|This Article is from the Spring 1999 edition of good idea!, also available here in a fully formatted PDF file.|
Numbers are not everything, but when they change dramatically, it is worth asking what is going on. In the past three and a half years, Christ Church, Cataraqui, has grown from 100 family units on the parish list and an average age in the 70s, to 260 and an average age in the 40s and 50s. good idea! spoke recently with the rector, Ed Dallow.
JB: Ed, how did all this begin?
ED: Before I began at Christ Church in 1995, I asked my bishop for three months leave, and took that time to research congregational development. I read widely, and attended Harold Percy’s “Beyond Survival” conference at Wycliffe. The most helpful book I read was Andrew Weeks= Welcome! published by the Alban Institute.
JB: And when you began in the parish?
ED: In the first couple of months at Christ Church, we developed a simple Mission Statement for the parish: “The Anglican Parish of Christ Church, Cataraqui is a welcoming, nurturing community seeking to celebrate and share God’s love for all creation.” I also encouraged parishioners to perform an “audit” of parish resources, covering everything from the state and size of the parking lot to the condition of the church photocopier, and asking such questions as “Is there a suitable place for socializing after the service?” and “Would a non-Anglican newcomer be able to find their way through the service?”
JB: So what happened?
ED: One of the first things that happened was that a new couple came to our church, and I wrote them a letter of welcome. They responded straight away, saying they had never received a letter of welcome like that before. They came back to the church, and have been involved ever since.
I had made a habit of taking a bunch of carnations whenever I visited a new family. One day, I had less flowers than I had visits to make, so I called in at the bakery in Odessa and bought a loaf of fresh bread. The elderly lady I was visiting was overwhelmed by the gift. When I told the story later, one of the congregation, Jacqui, said, “Oh, I was just given a breadmaker for Christmas. I would love to make loaves for you to take on your visits.”
Soon a system had developed. Whenever a visitor showed up on a Sunday, I would write a letter of welcome on the Monday, and then, on the Thursday or Friday of that week, two parishioners would make a Adoorstep visit@ to the newcomer–taking a homemade loaf of bread.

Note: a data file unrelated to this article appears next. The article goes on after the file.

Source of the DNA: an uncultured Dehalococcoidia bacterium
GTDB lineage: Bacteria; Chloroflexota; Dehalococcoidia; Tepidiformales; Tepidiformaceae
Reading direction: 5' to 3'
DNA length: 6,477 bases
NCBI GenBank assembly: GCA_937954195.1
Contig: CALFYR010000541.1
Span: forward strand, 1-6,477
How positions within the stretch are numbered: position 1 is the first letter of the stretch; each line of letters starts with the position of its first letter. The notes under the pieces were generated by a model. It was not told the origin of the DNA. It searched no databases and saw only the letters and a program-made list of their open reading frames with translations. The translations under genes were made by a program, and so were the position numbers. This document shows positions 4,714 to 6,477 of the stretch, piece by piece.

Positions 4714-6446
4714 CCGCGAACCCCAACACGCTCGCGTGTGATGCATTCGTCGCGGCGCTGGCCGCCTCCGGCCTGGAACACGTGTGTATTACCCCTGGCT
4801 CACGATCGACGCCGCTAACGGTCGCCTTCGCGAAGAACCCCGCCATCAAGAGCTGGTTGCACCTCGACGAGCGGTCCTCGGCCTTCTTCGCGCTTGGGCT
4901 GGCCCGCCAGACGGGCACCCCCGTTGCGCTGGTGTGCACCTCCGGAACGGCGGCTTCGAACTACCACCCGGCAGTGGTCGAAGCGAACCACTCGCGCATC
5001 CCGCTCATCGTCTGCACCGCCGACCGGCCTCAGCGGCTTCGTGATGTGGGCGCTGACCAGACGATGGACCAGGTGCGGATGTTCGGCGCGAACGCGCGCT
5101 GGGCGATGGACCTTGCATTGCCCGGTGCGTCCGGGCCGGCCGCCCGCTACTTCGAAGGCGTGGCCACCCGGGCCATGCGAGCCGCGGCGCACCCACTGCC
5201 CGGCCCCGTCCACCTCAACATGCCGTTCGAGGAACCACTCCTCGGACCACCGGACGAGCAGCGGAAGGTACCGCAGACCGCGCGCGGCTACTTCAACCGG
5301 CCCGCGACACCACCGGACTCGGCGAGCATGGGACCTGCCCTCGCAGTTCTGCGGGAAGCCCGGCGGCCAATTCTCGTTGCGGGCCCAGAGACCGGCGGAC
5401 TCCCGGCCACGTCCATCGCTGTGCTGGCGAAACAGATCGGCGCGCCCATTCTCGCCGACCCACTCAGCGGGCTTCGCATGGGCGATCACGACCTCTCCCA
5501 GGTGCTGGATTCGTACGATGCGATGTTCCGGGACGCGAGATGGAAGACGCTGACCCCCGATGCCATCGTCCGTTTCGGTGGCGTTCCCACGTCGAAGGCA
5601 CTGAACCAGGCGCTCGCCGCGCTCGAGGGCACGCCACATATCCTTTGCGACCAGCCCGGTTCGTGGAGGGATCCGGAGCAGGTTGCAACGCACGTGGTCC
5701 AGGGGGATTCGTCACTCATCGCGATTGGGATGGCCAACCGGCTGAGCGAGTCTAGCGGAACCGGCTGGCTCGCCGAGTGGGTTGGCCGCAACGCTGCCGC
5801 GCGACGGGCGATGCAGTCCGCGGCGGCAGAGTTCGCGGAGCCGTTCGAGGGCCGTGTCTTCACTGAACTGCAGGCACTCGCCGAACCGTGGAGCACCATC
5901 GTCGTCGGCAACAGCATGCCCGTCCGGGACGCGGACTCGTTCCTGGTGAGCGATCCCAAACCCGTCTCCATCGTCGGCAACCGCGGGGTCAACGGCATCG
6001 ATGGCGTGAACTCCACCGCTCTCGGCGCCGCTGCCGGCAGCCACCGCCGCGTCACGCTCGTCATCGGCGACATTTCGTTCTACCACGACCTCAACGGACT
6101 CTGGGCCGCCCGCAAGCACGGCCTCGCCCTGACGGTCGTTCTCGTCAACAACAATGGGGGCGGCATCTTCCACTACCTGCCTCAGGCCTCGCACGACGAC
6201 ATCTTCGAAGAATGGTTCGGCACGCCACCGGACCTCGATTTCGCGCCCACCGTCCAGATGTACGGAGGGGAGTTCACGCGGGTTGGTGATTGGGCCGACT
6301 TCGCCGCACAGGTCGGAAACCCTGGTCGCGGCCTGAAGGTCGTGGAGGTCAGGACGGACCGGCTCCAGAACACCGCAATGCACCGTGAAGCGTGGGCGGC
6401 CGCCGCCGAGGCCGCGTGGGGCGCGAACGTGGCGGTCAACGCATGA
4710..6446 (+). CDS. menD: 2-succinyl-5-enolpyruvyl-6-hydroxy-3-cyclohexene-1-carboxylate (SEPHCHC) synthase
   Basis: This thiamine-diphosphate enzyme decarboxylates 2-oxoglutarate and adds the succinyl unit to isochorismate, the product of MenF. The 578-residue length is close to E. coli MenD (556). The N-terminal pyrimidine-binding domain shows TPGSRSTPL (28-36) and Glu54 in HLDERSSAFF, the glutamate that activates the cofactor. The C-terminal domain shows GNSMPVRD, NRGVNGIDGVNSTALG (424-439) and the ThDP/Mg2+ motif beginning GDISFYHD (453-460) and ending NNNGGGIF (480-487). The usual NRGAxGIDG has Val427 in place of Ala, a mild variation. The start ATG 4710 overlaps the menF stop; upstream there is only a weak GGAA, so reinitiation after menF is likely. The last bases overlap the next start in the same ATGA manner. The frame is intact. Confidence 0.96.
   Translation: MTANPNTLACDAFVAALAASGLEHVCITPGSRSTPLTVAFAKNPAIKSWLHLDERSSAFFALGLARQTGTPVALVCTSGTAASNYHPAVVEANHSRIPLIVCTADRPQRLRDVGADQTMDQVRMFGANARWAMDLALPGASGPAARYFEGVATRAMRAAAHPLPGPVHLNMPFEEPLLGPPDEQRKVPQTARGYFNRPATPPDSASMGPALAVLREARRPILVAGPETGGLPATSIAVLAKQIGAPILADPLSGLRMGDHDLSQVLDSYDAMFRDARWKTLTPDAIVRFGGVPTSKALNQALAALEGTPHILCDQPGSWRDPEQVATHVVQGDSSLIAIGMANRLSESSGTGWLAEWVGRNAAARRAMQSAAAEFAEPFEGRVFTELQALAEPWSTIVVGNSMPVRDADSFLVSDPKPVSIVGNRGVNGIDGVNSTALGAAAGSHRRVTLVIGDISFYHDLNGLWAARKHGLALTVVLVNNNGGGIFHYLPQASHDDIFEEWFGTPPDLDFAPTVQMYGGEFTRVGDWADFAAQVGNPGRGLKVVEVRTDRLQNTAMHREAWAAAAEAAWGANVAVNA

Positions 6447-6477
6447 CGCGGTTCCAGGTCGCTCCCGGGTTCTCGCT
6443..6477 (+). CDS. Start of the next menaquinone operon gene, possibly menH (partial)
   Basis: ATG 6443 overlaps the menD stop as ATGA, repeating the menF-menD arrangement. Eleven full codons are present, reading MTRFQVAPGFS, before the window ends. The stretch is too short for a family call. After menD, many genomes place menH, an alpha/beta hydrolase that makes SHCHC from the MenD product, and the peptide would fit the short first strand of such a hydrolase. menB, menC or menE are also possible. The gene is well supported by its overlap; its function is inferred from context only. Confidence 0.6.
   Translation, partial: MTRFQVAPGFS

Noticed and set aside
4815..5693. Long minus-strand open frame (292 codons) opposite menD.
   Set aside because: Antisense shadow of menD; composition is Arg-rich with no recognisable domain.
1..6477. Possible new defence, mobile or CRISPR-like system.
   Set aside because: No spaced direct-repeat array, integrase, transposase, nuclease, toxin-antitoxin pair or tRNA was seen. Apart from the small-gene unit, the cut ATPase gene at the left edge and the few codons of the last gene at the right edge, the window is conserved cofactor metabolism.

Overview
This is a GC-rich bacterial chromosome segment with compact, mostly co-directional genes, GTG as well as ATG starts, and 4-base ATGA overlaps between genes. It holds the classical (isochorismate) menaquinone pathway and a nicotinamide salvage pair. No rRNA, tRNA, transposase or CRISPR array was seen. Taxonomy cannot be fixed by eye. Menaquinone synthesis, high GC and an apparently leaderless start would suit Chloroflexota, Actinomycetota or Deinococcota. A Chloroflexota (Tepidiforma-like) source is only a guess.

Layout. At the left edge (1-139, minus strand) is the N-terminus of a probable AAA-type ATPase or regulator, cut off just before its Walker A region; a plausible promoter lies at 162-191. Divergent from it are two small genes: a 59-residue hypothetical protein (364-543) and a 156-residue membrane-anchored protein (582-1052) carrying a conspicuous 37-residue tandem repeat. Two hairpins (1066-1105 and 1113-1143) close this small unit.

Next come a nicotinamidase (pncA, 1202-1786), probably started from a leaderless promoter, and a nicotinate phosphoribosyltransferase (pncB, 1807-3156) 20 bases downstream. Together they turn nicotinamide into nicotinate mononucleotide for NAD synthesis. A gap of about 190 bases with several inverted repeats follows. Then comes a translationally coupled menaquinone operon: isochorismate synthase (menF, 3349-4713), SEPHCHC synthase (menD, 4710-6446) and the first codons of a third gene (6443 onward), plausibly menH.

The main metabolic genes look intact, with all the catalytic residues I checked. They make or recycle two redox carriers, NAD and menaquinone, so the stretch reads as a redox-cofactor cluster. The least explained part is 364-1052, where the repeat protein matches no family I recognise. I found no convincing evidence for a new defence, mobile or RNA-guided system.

We have become very systematic in tracking visitors. One of the first things I did was to design a new database to meet our congregation’s needs. With that, I can keep track of old members, new members, visitors, pastoral visits needed, and so on.
JB: You must be doing more than following up visitors to the church?
ED: Well, we have a Ways and Means Committee whose job is to “enhance the social life of the parish.” They plan one social event each month. Incidentally, 15 of the 21 members on that committee are themselves new members of the congregation. (Please mention that we appreciated the last issue of good idea! with its theme of parties. That was very relevant to our situation.)
It’s a matter of attitude as much as anything. We work on the next-door neighbour principle. If a neighbour came over to your house for a meal, how would you treat them? One new person said she was very struck by the fact that the greeeter offered to take her husband’s coat and hang it up. Well, that’s the sort of thing you would do if a neighbour came to your home.
JB: What else are you doing?
ED: Rites of passage are very important in our outreach. For instance, I offer three preparation classes for parents who want their babies baptised. To the third of those sessions I invite a couple from the parish, similar to the newcomers in age and interests, and introduce them as the parish sponsors. Together we walk through the BAS baptism service. Then, at the baptismal service, the parish sponsors meet the family, sit with them, and host them through the service, helping them whenever necessary. During the vows, the parish sponsors are asked and answer the question, “Will you who witness these vows do everything in your power to support these persons in their life in Christ?” before I turn and ask it of the congregation as a whole. These parish sponsors host the family during coffee time, and are then responsible to keep in touch with the family over the next few months.
We also make a video of the baptism, which we offer as a gift to the family. We have a potter in the congregation who makes candle holders for the baptismal candle, and a lady who embroiders crosses which we give to each member of the baptismal party. A group in the church also makes a banner with the child’s name embroidered on it.
As a result, the majority of families whose children have been baptised in the past three years are still attending Christ Church.
JB: Ed, I hope this doesn’t sound critical, but in a sense you’re not doing anything new.
ED: You’re right. We’re not doing anything new. It’s all motherhood stuff. If there’s anything we’re doing that is distinctive, it’s that we are being very intentional in what we are doing. We have worked out the cost of what we want to do, we have a plan, and we’re following the plan. All I know is that people are coming, and, on the whole, they’re staying. And it’s certainly not to hear the rector’s preaching!
JB: Ed, thank you for your time.
The Rev. Ed Dallow is an Associate of the Institute of Evangelism, and is available for training seminars on welcoming. He may be contacted through the Institute.